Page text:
Across all industries there are organisations that are acting more ethically conscious than their counterparts. The key is rewarding companies within industries that employ positive ESG practices, while avoiding the exclusion of entire sectors, which can reduce your diversification.
Sustainable investing means intelligent investing
Take the energy sector, for example. Some may see this as an industry that by its nature doesn’t promote environmentally conscious activities. However, by employing a methodology that researches each company, and advising on those companies within the sector that are making the change towards more environmentally-sound practices, you can choose to reward these companies by investing in them.
We call this the ‘best in class’ approach. It’s not about perfection in a portfolio—it’s about progress. You’re making the best choice with what you have available, so it’s important to evaluate a company from all angles. Your sustainable preferences shouldn’t focus solely on one element of the ESG puzzle.
Sustainability also covers social issues. Say you invest in a company who promotes their lowered emissions. If a company promotes the work they’ve done to lower their emissions, but still actively supports suppliers that are known for their poor work practices or undesirable factory farming techniques, can it still be considered a sustainable company? Do you feel comfortable investing in them?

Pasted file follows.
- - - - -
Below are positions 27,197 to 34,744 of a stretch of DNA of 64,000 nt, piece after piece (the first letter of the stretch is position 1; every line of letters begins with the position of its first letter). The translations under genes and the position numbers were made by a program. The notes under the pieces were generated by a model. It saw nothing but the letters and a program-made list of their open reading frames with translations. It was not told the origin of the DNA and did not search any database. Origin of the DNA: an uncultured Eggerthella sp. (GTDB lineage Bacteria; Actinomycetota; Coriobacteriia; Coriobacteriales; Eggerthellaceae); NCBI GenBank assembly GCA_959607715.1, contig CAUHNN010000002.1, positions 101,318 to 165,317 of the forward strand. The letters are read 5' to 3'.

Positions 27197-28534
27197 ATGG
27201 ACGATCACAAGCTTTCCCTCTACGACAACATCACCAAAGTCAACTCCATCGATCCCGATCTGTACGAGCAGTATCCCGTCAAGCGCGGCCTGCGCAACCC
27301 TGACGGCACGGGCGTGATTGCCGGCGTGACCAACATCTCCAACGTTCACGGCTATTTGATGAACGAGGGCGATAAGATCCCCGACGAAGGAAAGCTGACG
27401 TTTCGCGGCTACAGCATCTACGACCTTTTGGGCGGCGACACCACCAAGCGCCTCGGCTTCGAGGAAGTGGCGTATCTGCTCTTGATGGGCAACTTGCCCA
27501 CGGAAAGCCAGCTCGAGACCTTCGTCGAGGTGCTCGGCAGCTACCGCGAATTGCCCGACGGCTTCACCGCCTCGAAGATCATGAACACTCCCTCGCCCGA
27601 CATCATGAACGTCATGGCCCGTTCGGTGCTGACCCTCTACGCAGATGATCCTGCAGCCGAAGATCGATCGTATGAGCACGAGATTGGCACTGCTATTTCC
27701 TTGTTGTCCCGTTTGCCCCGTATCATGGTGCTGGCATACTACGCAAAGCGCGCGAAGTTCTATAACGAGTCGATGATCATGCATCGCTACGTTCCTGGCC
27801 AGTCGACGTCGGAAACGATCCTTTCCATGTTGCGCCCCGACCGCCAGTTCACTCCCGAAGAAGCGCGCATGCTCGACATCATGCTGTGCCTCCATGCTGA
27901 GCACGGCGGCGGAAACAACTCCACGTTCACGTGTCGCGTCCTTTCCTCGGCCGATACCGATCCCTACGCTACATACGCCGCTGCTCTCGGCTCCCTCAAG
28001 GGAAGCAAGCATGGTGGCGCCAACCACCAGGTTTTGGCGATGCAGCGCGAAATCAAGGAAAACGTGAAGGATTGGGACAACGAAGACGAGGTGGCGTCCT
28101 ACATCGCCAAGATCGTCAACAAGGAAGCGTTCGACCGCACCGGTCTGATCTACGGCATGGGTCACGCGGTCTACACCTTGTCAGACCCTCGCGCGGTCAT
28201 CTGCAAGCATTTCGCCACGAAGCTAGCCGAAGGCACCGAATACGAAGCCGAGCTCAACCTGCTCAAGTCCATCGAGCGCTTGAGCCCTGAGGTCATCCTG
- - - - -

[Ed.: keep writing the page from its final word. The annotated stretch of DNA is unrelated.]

It’s important to take a holistic view when making your investment decisions.
The real power of sustainable investing
As an investor, you’re still able to pursue a sound investment framework while working within your own sustainability goals. By doing your research and choosing to invest more of your capital in companies that are trying to making a difference, regardless of their industry, and underweighting or excluding those companies that go against your values, you can still maintain broad diversification.
This method emphasises organisations that are endeavouring to be environmentally and socially responsible, and actively demonstrates that this manner of business is attractive to investors. It shows to the organisation that they’re on the right track.
The flow on from this is that companies trying to improve their practices will flourish. They’ll see the value they receive from working this way. Other companies will see the value too, and they’ll start to work in similar ways.
You’re essentially voting with your wallet.
Investing in this manner you’re able to influence change, while still achieving your financial goals.
Director, Stephan Independent Advisory
Joe Stephan graduated in 2002 with a Bachelor of Business (Fin Plan) under the tutelage of his father (Program Leader of Financial Planning at RMIT University).
You will hear Joe bandy about the idea of “pure financial advice”, which is given objectively and focused around the needs of individual and not the internal needs of the business providing advice.
Joe is realising his vision every day through his Independent Advice Firm which he owns and operates with his brother James. Joe also spends a portion of his time teaching tomorrow’s Financial Planners at various Melbourne Universities including RMIT & LA Trobe.